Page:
A Lifelong Learner’s Secrets To High-Impact Learning


For most professionals, the workday is measured by how much you get done. Every moment that isn’t spent working seems like time wasted. But there is evidence that investing time each day in learning something new can drastically improve your productivity and problem-solving skills in the long-term.

In the long run, the brightest and most effective people are those who are lifelong learners. Learning enriches our understanding of the world, sheds light on new opportunities, and improves our quality of life. Ready to devote some time to becoming a lifelong learner? Here are some secrets to high-impact learning:

Make time for just learning. 

Scheduling downtime to explore new ideas through reading, having deep conversations, attending classes or seminars, or just observing others can help you acquire new skills and insights. Building time into your day to learn more about yourself or your industry can give you the tools to solve today’s problems while also helping you figure out how to achieve your long-term goals. Through school, through work, or through interactions with friends and colleagues learning happens all the time. An extended coffee break with a friend may seem like slacking off, but some of the world’s best ideas have been born by taking time to bounce ideas around. Make the time and make things happen.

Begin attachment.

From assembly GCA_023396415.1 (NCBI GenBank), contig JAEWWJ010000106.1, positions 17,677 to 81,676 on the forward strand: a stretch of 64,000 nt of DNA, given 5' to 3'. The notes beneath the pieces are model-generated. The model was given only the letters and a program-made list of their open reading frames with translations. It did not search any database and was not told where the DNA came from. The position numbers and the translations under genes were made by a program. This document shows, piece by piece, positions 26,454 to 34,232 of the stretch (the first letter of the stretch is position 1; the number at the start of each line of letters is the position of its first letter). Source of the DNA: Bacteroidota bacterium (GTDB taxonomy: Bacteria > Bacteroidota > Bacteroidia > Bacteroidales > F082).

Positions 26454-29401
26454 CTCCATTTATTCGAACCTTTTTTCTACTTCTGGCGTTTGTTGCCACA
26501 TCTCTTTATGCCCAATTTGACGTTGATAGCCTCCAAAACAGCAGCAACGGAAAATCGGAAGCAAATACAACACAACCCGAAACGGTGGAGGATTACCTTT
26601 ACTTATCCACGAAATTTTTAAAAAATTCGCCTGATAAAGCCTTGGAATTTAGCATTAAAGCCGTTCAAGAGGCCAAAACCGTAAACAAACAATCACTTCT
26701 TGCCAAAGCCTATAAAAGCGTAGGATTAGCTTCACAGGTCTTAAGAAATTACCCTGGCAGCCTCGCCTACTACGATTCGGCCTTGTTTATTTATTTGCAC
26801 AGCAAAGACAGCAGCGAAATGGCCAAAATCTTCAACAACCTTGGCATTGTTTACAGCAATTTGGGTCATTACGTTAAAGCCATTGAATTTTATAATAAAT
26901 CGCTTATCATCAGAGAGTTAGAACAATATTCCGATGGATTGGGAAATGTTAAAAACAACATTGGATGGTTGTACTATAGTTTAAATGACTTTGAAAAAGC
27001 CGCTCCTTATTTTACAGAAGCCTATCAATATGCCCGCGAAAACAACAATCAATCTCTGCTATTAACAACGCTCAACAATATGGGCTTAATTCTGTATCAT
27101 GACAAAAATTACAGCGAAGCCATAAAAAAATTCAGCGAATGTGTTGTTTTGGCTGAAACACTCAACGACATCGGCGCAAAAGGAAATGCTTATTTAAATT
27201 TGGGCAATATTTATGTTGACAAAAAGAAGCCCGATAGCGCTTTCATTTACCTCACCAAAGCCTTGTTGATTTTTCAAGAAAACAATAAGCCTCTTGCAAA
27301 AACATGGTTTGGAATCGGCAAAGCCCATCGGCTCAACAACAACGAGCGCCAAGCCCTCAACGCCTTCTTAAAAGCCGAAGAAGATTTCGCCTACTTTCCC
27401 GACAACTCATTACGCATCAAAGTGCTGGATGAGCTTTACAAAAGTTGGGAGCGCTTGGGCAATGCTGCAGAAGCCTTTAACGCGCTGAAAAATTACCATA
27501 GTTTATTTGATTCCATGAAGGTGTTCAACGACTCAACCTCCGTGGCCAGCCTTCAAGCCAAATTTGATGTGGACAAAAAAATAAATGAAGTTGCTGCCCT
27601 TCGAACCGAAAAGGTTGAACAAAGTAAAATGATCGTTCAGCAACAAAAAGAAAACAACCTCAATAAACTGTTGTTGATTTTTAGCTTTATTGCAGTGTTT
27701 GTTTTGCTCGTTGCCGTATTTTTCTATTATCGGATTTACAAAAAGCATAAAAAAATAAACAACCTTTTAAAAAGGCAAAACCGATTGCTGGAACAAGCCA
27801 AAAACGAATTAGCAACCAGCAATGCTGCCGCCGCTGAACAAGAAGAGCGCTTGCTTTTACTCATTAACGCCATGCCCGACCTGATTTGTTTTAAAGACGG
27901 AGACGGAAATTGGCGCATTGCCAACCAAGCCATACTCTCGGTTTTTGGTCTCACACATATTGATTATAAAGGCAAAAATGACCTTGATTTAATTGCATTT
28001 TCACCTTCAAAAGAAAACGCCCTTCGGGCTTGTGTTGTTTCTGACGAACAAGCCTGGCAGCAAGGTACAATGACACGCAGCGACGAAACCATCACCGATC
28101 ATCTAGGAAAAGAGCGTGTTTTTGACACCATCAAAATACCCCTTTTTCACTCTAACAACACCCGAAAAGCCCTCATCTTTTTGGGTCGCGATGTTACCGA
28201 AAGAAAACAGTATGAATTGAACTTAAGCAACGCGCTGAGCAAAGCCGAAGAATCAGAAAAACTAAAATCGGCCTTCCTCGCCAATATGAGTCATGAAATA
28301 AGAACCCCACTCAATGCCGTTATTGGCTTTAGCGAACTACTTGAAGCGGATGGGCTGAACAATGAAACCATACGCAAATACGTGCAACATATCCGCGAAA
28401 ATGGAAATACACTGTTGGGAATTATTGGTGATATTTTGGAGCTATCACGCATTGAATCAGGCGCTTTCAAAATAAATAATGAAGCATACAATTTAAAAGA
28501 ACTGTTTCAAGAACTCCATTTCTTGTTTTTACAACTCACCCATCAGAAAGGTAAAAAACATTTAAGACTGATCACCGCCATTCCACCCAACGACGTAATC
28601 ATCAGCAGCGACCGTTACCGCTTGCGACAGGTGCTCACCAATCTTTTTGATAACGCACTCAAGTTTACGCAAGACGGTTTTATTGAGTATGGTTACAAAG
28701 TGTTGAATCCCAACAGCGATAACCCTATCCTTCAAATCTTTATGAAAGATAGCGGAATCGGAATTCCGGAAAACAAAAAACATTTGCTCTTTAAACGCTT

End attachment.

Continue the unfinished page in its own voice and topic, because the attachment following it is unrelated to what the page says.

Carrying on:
Practice Deliberately.

Most people practice through repetition of what they already know. Yet research shows that only by deliberate practice — that is, focusing specific and sustained efforts on something your can’t yet do well — can you become an expert.  Engaging in deliberate practice is key to high-impact learning. By strategically practicing new skills you can improve far more quickly. Likewise, finding practical application for your learning will help you retain more of what you have learned.

Reflect.

One of the most important and most-overlooked parts of the learning process is reflection. Not only does synthesizing and articulating the learning experience solidify the new knowledge, research shows that reflection builds one’s confidence in the ability to achieve a goal, which in turn translates into higher rates of learning. Ruminating can help us gain perspective on lessons learned and fully assimilate new ideas.